At the NCAA Championships in Indianapolis, Ledecky helped lead Stanford to its first team title since 1998. She reset her American, NCAA, and U.S. Open records in the 800-yard freestyle relay, 500-yard freestyle, and 400-yard freestyle relay and won a meet-best five race titles overall. On the meet's first day, she recorded the team's fastest split to lower the 800-yard freestyle relay record to 6:45.91 with Manuel, Neal, and Eastin. The next day, she lowered her own record in the 500-yard freestyle with a time of 4:24.06, beating the second-fastest performer of all-time, Leah Smith, by nearly five seconds. On the meet's third day, Ledecky's 20th birthday, Ledecky recorded a personal-best time of 1:40.36 in the 200-yard freestyle to edge Manuel and tie Louisville sophomore Mallory Comerford for the title. On the meet's final day, Ledecky set an NCAA record in the 1000-yard freestyle (9:06.90) en route to a championship record in the 1650-yard freestyle (15:07.70), defeating runner-up Smith by 21.19 seconds and lapping all other competitors. In the meet's final event, Ledecky joined Manuel, Neal, and Hu to swim the second leg of Stanford's 400-yard freestyle relay. The team lowered its previous record with a time of 3:07.61, securing a 526.5–366 decision over runner-up California-Berkeley, the largest championship margin of victory since 2003.
Following the season, Ledecky became the first freshman in 35 years to receive the Honda Cup, which recognizes the nation's top female collegiate athlete.
|2017 World Championships|
|Gold||400 m freestyle||3:58.34 (CR)|
|Gold||800 m freestyle||8:12.68|
|Gold||1500 m freestyle||15:31.82|
|Gold||4×100 m freestyle||3:31.72 (AR)|
|Gold||4×200 m freestyle||7:43.39|
|Silver||200 m freestyle||1:55.18|
At the 2017 US National Championships, the qualifying meet for the 2017 World Aquatics Championships, Ledecky won the 200-, 400-, and 800-meter freestyle and earned a spot on six events.
In Budapest, Ledecky broke the World Aquatics Championships' all-time female gold medal record, winning five golds and one silver to bring her career title total to 14.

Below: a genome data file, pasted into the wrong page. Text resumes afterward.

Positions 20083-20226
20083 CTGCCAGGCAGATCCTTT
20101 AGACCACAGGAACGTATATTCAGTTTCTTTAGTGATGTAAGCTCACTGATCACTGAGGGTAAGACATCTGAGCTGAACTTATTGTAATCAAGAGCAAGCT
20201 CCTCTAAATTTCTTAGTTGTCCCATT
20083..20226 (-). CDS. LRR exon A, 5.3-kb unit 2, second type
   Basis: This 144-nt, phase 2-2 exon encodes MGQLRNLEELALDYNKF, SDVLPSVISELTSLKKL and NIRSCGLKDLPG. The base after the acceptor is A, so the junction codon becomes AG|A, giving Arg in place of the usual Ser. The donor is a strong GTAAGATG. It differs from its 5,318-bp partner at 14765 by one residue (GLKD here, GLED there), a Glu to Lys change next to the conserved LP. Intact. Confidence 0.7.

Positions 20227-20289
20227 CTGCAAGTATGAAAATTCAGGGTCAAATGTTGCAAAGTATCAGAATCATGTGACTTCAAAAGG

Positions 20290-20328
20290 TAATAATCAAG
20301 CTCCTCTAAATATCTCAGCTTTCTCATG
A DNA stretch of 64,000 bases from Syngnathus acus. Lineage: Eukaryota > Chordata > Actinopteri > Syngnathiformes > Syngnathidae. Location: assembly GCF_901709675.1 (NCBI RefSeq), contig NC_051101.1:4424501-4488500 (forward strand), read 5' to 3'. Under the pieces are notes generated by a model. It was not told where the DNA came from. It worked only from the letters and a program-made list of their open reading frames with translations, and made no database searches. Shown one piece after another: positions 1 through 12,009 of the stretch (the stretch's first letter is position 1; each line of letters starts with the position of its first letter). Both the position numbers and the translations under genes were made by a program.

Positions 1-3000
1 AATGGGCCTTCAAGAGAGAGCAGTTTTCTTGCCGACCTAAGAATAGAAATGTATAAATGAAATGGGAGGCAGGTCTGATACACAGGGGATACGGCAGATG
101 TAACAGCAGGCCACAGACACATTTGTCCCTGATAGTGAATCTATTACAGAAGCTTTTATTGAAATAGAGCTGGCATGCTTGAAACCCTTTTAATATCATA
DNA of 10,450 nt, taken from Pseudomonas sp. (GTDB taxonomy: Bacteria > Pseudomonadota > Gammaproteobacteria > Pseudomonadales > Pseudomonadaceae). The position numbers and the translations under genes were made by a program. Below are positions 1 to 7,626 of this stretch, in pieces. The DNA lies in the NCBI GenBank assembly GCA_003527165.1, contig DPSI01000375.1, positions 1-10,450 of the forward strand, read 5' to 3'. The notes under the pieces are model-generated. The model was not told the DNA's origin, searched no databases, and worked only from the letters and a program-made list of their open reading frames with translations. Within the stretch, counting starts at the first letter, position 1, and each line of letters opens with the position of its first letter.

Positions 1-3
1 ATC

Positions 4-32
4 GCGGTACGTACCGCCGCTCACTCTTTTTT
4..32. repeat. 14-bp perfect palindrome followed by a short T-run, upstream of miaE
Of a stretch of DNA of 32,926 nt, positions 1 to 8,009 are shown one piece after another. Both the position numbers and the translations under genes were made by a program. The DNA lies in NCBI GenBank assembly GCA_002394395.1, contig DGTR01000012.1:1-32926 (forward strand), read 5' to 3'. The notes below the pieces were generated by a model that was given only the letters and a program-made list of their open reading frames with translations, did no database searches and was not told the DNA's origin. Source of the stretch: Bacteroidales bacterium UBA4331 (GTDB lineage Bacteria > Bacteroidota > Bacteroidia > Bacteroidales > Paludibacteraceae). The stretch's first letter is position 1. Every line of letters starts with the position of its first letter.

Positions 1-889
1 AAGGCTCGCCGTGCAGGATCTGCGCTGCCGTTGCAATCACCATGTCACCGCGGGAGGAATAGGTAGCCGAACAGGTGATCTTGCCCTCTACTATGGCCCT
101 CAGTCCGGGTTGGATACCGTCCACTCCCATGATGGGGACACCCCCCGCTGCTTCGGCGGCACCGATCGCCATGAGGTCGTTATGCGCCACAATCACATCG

In her first event, the 400-meter freestyle, Ledecky successfully defended her world title, finishing with a championship record time of 3:58.34. Later that evening, Ledecky swam the third leg of the 4×100-meter freestyle. Joined with Mallory Comerford, Kelsi Worrell, and Simone Manuel, Ledecky recorded a split of 53.83, helping the team win gold with a time of 3:31.72, a new national record for the United States.
On the third day of competition, Ledecky defended her 1500-meter freestyle title, winning with a time of 15:31.82. With this win being Ledecky's twelfth World Championship gold medal, Ledecky passed Missy Franklin for the most gold medals won by a female swimmer in long course World Championships history.
On the fourth day of competition, Ledecky tied for silver in the 200-meter freestyle (with Emma McKeon), finishing behind Federica Pellegrini with a time of 1:55.18. This was Ledecky's first international loss in a final in individual event. Notably, in the semifinals the day prior, Ledecky recorded the top time in the semifinals with a time of 1:54.69. She achieved this result less than an hour after swimming the 1500-meter freestyle final.
On the fifth day of competition, Ledecky, with Leah Smith, Mallory Comerford, and Melanie Margalis won gold in the 4×200-meter freestyle relay. Swimming the anchor leg, Ledecky recorded a split of 1:54.02, and the Americans finished with an aggregate time of 7:43.39.
Ledecky concluded the meet with a win in the 800-meter freestyle, her fifth-straight title in the event across Olympics and World Championships.
During the 2017–18 NCAA season, Ledecky set another three NCAA records and two American records while helping lead Stanford to its second straight team title.
At the Texas A&M Invitational in November 2017, Ledecky lowered her American and U.S. Open mark in the 1650-yard freestyle with a time of 15:03.31.
Following another undefeated dual meet season, Ledecky earned Swimmer of the Meet honors for the second straight year at the Pac-12 Championships in Federal Way, sweeping the 500-yard freestyle, 400-yard individual medley, and 200-yard freestyle. In the 400-yard individual medley, Ledecky broke Katinka Hosszú's all-time record by one-hundredth of a second, finishing in 3:56.53. Stanford earned its second team title in as many years.
At the NCAA Championships, Ledecky won the 500 and 1650-yard freestyle events by record margins and anchored the winning 800-yard freestyle relay team of Katie Drabot, Brooke Forde, and Ella Eastin. Ledecky finished second in the 400-yard individual medley to Eastin, who lowered the record Ledecky set a month earlier at the Pac-12 Championships. In the 1650-yard freestyle, Ledecky re-set her NCAA record in the 1000-yard free with a split of 9:05.89 en route to winning by more than 28 seconds. In the team standings, Stanford beat runner-up California-Berkeley by 220 points, the largest margin of victory in 25 years.